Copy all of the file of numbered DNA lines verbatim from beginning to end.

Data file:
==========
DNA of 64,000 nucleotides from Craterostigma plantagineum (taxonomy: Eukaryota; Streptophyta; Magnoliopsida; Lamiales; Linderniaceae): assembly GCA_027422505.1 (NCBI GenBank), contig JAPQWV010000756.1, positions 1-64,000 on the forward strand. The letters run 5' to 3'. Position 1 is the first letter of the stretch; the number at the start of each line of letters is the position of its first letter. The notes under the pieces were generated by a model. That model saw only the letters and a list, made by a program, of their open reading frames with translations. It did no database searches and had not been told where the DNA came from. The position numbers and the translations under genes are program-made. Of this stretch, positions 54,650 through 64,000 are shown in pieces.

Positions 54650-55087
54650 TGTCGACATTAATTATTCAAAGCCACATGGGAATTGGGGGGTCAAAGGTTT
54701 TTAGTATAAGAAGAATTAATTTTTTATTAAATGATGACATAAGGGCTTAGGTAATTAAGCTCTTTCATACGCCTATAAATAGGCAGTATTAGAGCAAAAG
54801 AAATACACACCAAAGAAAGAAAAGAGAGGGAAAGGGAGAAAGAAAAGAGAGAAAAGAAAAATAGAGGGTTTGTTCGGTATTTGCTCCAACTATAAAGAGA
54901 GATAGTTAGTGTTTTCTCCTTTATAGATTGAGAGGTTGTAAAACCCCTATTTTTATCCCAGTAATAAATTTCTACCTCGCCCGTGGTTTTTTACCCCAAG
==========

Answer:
DNA of 64,000 nucleotides from Craterostigma plantagineum (taxonomy: Eukaryota; Streptophyta; Magnoliopsida; Lamiales; Linderniaceae): assembly GCA_027422505.1 (NCBI GenBank), contig JAPQWV010000756.1, positions 1-64,000 on the forward strand. The letters run 5' to 3'. Position 1 is the first letter of the stretch; the number at the start of each line of letters is the position of its first letter. The notes under the pieces were generated by a model. That model saw only the letters and a list, made by a program, of their open reading frames with translations. It did no database searches and had not been told where the DNA came from. The position numbers and the translations under genes are program-made. Of this stretch, positions 54,650 through 64,000 are shown in pieces.

Positions 54650-55087
54650 TGTCGACATTAATTATTCAAAGCCACATGGGAATTGGGGGGTCAAAGGTTT
54701 TTAGTATAAGAAGAATTAATTTTTTATTAAATGATGACATAAGGGCTTAGGTAATTAAGCTCTTTCATACGCCTATAAATAGGCAGTATTAGAGCAAAAG
54801 AAATACACACCAAAGAAAGAAAAGAGAGGGAAAGGGAGAAAGAAAAGAGAGAAAAGAAAAATAGAGGGTTTGTTCGGTATTTGCTCCAACTATAAAGAGA
54901 GATAGTTAGTGTTTTCTCCTTTATAGATTGAGAGGTTGTAAAACCCCTATTTTTATCCCAGTAATAAATTTCTACCTCGCCCGTGGTTTTTTACCCCAAG